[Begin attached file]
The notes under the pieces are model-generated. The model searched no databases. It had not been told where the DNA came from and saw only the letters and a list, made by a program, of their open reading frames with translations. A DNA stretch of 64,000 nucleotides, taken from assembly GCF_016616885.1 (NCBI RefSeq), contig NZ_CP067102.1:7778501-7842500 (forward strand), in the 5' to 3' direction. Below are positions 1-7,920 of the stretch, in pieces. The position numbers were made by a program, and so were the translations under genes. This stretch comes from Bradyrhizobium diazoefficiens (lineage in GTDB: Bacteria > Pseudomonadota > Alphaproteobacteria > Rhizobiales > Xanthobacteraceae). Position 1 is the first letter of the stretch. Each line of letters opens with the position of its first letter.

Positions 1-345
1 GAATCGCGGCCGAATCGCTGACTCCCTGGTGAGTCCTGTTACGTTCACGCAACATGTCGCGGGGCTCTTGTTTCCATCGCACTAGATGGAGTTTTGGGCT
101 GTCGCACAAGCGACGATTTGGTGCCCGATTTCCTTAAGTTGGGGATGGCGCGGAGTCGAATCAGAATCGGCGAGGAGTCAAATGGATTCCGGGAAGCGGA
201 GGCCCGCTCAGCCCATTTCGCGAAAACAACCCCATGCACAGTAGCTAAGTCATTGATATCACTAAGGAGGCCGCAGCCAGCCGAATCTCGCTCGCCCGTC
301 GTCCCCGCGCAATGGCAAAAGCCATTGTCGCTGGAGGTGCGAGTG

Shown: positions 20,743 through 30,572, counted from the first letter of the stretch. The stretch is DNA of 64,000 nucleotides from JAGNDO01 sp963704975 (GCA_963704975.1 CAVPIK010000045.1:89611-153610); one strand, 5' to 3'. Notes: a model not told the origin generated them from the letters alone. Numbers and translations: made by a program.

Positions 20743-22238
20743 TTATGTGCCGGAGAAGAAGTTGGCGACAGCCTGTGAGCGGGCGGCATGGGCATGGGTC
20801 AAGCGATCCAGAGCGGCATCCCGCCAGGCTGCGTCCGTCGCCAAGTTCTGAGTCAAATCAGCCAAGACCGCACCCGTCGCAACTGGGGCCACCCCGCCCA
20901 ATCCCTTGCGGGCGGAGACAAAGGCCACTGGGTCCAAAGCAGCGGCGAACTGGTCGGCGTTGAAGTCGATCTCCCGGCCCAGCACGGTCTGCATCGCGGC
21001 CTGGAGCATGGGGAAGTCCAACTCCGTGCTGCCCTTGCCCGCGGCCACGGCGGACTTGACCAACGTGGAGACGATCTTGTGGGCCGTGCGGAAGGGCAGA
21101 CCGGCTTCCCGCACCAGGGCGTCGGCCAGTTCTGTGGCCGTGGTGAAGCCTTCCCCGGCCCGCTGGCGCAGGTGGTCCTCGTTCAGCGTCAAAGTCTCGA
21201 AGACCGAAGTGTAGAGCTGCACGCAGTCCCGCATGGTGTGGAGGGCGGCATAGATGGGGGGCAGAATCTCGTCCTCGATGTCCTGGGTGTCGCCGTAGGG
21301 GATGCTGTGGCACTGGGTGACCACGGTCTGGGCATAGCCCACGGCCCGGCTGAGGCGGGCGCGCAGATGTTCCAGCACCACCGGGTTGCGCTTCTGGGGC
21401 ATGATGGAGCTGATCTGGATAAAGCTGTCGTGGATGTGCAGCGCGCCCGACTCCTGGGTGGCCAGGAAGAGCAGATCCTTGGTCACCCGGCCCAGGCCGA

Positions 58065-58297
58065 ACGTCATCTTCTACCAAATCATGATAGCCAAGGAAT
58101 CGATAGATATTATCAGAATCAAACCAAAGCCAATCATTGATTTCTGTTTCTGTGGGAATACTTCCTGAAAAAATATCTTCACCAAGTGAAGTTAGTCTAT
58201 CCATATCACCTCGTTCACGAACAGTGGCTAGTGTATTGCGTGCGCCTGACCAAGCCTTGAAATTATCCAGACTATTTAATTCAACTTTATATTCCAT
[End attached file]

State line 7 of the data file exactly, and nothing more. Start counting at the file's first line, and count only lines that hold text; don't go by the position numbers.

Shown: positions 20,743 through 30,572, counted from the first letter of the stretch. The stretch is DNA of 64,000 nucleotides from JAGNDO01 sp963704975 (GCA_963704975.1 CAVPIK010000045.1:89611-153610); one strand, 5' to 3'. Notes: a model not told the origin generated them from the letters alone. Numbers and translations: made by a program.